Study Reveals B Vitamins Reduce Risk of Stroke

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The HOPE-2 Study (Heart Outcomes Prevention Evaluation-2 Study), published in March 30, 2009 in the Journal Stoke, sought to determine whether long term supplementation with folic acid, vitamins B6 and B12 aimed at homocysteine reduction reduces the rates of major fatal and nonfatal cardiovascular events in patients with established cardiovascular disease and/or diabetes mellitus.   1

The aim of the study was to determine whether vitamin therapy reduces the risk of ischemic and hemorrhagic stroke, as well as stroke-related disability. 

Elevated total homocysteine is associated with a higher risk of cerebrovascular disease. It is not known whether lowering homocysteine impacts on stroke risk, both in terms of severity and ischemic vs hemorrhagic stroke subtypes.

The researchers randomized 5522 adults with known cardiovascular disease to a daily combination of:

  • Folic Acid                       2.5 mg
  • Vitamin B6                     50 mg
  • Vitamin B12                   1 mg

or matching placebo, for 5 years.

Homocysteine concentration decreased by 2.2 µmol/L in the B-vitamin therapy group and increased by 0.80 µmol/L in the placebo group.   The risk of stroke was reduced by 25% in the B-vitamin therapy group.  2

Metabolically Active Forms of B Vitamins

  • Folic Acid
  • Vitamin B6
  • Vitamin B12

Folate helps maintain homocysteine levels within the normal range, which promotes cardiovascular health. And it also supports neurotransmitter synthesis — which in turn helps maintain cognitive abilities.

However, not everyone has sufficient activity of the enzyme required to convert folate to its biologically active form, 5-methyltetrahydrofolate, or 5-MTHF.  The bioactive 5-MTHF form of folate which is up to 7 times more bioavailable than ordinary folic acid.

Those who take ordinary folate supplements, however, may not be experiencing its full spectrum of effects. This is because once ingested, not everyone converts folate to its biologically active form called 5-methyltetrahydrofolate (5-MTHF).  1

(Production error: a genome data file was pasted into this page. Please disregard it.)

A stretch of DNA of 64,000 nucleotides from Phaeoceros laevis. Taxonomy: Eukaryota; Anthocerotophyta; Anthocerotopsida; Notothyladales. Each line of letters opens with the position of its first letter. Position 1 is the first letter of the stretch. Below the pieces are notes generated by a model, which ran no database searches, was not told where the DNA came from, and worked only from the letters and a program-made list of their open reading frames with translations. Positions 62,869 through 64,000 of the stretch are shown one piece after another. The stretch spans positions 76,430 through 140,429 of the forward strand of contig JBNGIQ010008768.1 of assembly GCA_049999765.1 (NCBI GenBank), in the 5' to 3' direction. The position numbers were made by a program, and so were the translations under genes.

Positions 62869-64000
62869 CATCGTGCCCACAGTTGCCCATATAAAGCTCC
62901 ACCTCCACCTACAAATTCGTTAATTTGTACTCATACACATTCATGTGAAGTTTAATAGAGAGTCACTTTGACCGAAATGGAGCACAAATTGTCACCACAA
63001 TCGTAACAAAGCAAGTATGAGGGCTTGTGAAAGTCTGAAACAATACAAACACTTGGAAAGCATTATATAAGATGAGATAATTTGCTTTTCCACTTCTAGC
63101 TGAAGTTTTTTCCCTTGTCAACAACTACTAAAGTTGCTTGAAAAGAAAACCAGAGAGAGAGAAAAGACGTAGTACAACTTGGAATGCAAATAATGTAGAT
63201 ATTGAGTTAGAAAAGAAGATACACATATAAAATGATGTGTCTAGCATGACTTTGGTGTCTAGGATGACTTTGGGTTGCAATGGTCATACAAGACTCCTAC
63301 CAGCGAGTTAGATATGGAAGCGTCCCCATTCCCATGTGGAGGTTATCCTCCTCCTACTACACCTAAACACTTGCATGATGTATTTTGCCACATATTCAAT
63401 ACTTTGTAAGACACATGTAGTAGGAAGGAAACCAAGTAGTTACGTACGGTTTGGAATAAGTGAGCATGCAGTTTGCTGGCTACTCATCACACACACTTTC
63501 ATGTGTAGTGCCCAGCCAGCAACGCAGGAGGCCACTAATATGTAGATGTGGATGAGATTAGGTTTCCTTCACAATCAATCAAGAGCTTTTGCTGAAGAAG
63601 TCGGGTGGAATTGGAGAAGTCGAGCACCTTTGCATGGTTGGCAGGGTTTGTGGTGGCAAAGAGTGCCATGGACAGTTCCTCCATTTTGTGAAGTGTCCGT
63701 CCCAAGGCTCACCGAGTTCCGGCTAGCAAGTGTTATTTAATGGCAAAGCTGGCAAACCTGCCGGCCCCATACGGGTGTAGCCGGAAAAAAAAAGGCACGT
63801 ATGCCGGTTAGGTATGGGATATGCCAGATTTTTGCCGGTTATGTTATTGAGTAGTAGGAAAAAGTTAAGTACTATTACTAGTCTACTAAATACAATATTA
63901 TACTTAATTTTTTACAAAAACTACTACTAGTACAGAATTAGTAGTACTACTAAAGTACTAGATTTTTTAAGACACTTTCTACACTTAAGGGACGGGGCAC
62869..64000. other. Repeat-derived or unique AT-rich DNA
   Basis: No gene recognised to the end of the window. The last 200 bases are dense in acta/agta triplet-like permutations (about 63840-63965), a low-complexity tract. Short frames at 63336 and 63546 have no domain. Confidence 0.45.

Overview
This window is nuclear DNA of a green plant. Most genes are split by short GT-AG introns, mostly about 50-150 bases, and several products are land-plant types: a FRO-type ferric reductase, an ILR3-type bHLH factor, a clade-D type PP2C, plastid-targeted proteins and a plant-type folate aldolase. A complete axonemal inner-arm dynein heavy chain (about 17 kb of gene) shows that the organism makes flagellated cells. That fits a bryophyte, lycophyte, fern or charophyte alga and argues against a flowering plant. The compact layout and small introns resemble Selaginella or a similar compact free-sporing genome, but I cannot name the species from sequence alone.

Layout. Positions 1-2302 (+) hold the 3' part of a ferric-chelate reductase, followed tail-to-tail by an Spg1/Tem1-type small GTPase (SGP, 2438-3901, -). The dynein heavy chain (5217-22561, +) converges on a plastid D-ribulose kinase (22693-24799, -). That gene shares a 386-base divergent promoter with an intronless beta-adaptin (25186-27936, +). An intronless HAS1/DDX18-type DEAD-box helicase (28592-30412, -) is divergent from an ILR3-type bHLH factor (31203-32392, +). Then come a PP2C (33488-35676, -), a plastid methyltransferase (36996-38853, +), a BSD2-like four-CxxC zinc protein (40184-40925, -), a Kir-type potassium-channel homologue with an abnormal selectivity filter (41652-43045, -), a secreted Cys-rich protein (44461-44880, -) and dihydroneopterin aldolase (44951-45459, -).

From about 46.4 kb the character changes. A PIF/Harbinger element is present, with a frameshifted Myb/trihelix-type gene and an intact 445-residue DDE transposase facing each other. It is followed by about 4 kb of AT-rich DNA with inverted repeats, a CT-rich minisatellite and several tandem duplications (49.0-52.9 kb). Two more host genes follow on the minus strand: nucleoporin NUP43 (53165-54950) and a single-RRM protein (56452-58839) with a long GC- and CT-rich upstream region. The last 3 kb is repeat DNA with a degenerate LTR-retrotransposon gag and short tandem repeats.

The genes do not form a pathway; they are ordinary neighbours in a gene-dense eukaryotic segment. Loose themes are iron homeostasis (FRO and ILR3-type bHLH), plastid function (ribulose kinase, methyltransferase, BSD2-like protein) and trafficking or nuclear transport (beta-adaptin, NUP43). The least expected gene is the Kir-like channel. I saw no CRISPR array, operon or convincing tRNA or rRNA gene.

Research shows that in a large proportion of the population, genetic enzyme deficiencies prevent the conversion of folate to 5-MTHF, leaving many vulnerable to low blood folate levels (and higher-than-desired homocysteine).

Pyridoxal 5’-phosphate is the metabolically active form of vitamin B6 that has been shown to protect living lipids and proteins against glycation reactions.

It consists of 67.6% Vitamin B6 and 32.4% Phosphate.

Pyridoxal-5-Phosphate is the form of Vitamin B6 that is actually assimilated by the body’s Cells and Tissues where it participates (as a coenzyme) in many biological reactions, especially transaminations and decarboxylations.

Methylcobalamin is the form of vitamin B12 active in the central nervous system. It is essential for cell growth and replication.8 In some people the liver may not convert cyanocobalamin, the common supplemental form of vitamin B12, into adequate amounts of methylcobalamin needed for proper neuronal functioning. 

Methylcobalamin may exert its neuroprotective effects through enhanced methylation, acceleration of nerve cell growth, or its ability to maintain already healthy homocysteine levels. 1

Foods that contain the three B Vitamins

  • Folic Acid
  • Vitamin B6
  • Vitamin B12
  • vegetables (particularly dark green leafy vegetables),
  • fruits and fruit juices
  • nuts
  • beans
  • peas
  • dairy products
  • poultry
  • meat,
  • eggs
  • seafood
  • grains

The highest levels of folate are found in the following foods: 1

  • avocado
  • beetroot
  • spinach
  • liver
  • yeast
  • asparagus
  • Brussels sprouts
  • Brewer’s yeast
  • wheat bran
  • wheat germ
  • soy beans

Foods that contain large amounts of vitamin B6 include:

  • pork
  • turkey
  • beef
  • bananas
  • chickpeas
  • potatoes
  • pistachios
  • fruit (other than citrus)
  • Brewer’s yeast

Vitamin B12 is found naturally in a wide variety of animal foods.  Plant foods have no vitamin B12 unless they are fortified.  These foods include:

  • beef liver
  • lamb liver
  • clams
  • fish
  • meat
  • poultry
  • eggs
  • milk, and other dairy products
  • Spirulina
  • Nori seaweed
  • Kombu seaweed
  • sardines
It’s well established that at high levels, homocysteine, an amino acid metabolite, can damage the arteries feeding your heart. However, new research shows it can also do some damage to your brain, resulting in poor memory, cognition and worsening hand-eye coordination. Dr. Mike will discuss the latest research and offer safe and effective solutions for
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